Startups that are transforming the cookware world

If you haven’t upgraded your cookware in years because of the sticker shock of brands like Le Creuset, All Clad and Staub, you might want to investigate the cookware startups that have sprung up over the past few years. A bevy of companies are taking aim at the venerated but costly giants in the industry with new lines of cookware that aim to compete on quality but cut out the middlemen to offer prices that won’t break your bank account.


Some of the new companies offer value propositions based mainly on quality and price, while others up the ante by also touting sustainability, ethical treatment of workers, ergonomic design, and local sourcing of raw materials. The bulk of these new startups are marketing to millenials, who find that Le Creuset Dutch ovens and similar cookware are priced out of reach, and who are comfortable with the direct-to-consumer models for home goods that have proliferated in the past few years. 

Taking their cues from startups like Casper (which sells mattresses) and Brooklinen (which features luxury bedding), these entrepreneurs offer kitchenware online without investing in brick-and-mortar stores. Companies that have made inroads in the field include Made In, which touts that its five-layer stainless cookware is made in the USA; Great Jones (named after cookbook editor Judith Jones), which produces enameled cast iron Dutch ovens among other products; and Field, which manufactures US-made cast iron skillets that are allegedly lighter and easier to season than competitors’ products.

As they say, the proof is in the pudding (or in this case, the roasts and braises). So how do these products stack up against titans like All-Clad and Le Creuset? It’s probably too soon to know if they are durable enough to be passed down from generation to generation, but judging by online reviews, much of the new cookware will give the old guard a run for its money in performance and aesthetics.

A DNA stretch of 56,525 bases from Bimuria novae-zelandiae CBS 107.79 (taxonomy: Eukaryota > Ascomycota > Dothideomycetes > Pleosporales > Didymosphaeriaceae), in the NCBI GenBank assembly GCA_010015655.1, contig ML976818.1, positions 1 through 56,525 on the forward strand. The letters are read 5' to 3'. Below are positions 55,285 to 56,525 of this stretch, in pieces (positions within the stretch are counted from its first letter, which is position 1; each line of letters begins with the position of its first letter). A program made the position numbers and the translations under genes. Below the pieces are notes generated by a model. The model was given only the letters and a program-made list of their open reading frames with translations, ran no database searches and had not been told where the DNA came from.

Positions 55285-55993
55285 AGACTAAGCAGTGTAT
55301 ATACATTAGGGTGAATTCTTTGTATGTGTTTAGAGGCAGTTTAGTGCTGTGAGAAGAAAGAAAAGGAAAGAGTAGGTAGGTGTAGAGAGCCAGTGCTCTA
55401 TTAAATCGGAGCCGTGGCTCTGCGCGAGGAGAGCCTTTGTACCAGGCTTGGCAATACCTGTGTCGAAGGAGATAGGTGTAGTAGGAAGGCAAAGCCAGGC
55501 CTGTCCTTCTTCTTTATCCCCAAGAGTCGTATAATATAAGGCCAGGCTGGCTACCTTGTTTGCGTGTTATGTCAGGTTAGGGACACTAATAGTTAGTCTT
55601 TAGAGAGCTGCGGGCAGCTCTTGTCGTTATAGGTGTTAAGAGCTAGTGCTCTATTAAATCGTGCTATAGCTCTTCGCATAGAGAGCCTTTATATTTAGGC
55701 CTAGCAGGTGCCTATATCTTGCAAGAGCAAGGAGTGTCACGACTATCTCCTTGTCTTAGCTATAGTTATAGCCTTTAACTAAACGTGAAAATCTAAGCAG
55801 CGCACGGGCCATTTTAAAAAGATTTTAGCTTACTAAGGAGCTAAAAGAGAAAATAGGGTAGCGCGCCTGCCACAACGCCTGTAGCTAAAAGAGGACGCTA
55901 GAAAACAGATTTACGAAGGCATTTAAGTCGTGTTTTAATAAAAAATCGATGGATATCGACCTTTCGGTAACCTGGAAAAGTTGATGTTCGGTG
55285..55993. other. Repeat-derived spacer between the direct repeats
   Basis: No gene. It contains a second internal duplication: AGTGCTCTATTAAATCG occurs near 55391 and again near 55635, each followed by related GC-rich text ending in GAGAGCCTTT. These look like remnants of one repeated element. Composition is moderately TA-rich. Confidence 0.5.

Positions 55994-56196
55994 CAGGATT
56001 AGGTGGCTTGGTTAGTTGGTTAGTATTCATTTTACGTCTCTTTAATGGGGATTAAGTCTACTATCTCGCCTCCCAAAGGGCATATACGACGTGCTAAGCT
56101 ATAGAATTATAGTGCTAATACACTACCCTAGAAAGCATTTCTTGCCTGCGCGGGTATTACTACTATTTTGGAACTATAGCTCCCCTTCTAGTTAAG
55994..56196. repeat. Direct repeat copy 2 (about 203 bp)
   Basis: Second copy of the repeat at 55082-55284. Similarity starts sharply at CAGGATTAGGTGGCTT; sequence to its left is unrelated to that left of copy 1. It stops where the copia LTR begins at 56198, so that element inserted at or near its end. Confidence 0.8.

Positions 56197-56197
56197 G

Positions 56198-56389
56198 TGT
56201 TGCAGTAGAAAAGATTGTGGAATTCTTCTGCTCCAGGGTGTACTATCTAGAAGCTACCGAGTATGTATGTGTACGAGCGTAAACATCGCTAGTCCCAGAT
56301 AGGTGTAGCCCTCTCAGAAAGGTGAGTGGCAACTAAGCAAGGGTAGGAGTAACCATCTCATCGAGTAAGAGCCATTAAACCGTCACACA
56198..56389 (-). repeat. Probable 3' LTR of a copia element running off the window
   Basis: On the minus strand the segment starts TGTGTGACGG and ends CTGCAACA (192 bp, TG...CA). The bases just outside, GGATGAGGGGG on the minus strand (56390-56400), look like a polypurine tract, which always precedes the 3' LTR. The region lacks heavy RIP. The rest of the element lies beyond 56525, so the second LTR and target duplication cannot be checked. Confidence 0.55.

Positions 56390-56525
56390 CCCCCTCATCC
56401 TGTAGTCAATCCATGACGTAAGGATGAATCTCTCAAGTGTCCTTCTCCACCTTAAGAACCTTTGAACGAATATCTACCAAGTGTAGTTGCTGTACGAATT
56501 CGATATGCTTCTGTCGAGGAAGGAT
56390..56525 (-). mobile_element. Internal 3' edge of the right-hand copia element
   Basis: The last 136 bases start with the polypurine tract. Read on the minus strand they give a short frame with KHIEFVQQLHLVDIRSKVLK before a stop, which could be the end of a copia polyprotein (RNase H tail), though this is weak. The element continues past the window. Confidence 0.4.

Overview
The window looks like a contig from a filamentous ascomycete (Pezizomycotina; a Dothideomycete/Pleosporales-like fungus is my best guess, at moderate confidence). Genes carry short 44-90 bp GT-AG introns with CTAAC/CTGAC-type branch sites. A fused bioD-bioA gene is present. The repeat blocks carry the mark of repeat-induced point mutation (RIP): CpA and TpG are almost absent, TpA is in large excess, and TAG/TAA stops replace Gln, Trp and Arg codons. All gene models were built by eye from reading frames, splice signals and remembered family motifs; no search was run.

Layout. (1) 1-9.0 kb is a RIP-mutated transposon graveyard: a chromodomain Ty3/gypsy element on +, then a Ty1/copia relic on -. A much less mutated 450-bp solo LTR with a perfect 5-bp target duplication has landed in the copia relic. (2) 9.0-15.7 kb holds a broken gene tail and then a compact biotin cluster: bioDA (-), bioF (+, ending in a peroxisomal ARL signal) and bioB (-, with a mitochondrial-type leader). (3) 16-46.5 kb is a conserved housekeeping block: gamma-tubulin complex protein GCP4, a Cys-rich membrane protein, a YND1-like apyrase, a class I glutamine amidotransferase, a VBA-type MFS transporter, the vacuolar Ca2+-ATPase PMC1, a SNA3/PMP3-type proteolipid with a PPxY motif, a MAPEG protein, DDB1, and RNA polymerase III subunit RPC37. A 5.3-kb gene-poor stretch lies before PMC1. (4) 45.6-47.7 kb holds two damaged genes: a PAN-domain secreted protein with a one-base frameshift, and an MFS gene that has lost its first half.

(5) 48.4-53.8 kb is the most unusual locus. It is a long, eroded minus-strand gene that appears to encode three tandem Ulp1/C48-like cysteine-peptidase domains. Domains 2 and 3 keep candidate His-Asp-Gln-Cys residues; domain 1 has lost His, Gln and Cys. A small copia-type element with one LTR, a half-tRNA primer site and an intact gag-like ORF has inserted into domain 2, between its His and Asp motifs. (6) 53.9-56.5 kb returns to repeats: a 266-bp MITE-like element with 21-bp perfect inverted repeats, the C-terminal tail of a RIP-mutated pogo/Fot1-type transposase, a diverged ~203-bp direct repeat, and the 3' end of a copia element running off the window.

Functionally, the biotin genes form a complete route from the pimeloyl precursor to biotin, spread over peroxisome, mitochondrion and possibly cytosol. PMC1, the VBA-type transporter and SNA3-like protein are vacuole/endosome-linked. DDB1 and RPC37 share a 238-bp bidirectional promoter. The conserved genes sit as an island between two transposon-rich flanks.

I was an early backer of The Field Company’s Kickstarter because I loved my hand-me-down vintage cast iron skillet and wanted another like it, but couldn’t find anything comparable in stores. The promotional materials looked promising, so I plunked down a pledge for two No. 8 skillets in the first production run. After a few development delays, Field shipped the skillets several weeks behind initial estimates. The pans (one of which is shown at right in the above photo) were worth the wait. The finish was ultra-smooth and seasoned beautifully, and now these skillets match the performance of my vintage cast iron while weighing slightly less. 

The online cookware space is increasing at a rapid pace. While most of these companies sell directly to the consumer via a website, some are venturing into partnerships with restaurants, brick-and-mortar stores, and online aggregating websites. You can buy Smithey skillets on Food52, for example. Companies that employed a traditional venture capital route may find themselves under pressure to quickly expand their product lines or number of sales outlets, while those who chose a crowd-funded approach often move more deliberately. 

Bridal registries will probably still include the old guard like Le Creuset and All-Clad for the foreseeable future, but in a few years’ time that might not be the case. Some online bridal registries are already offering products from some of these startups. This unexpected competition has also pushed some of the big names into producing new lines with lower price points.

Have you tried any of these or other similar products from new cookware purveyors? If so, please share your experience in the comments. 

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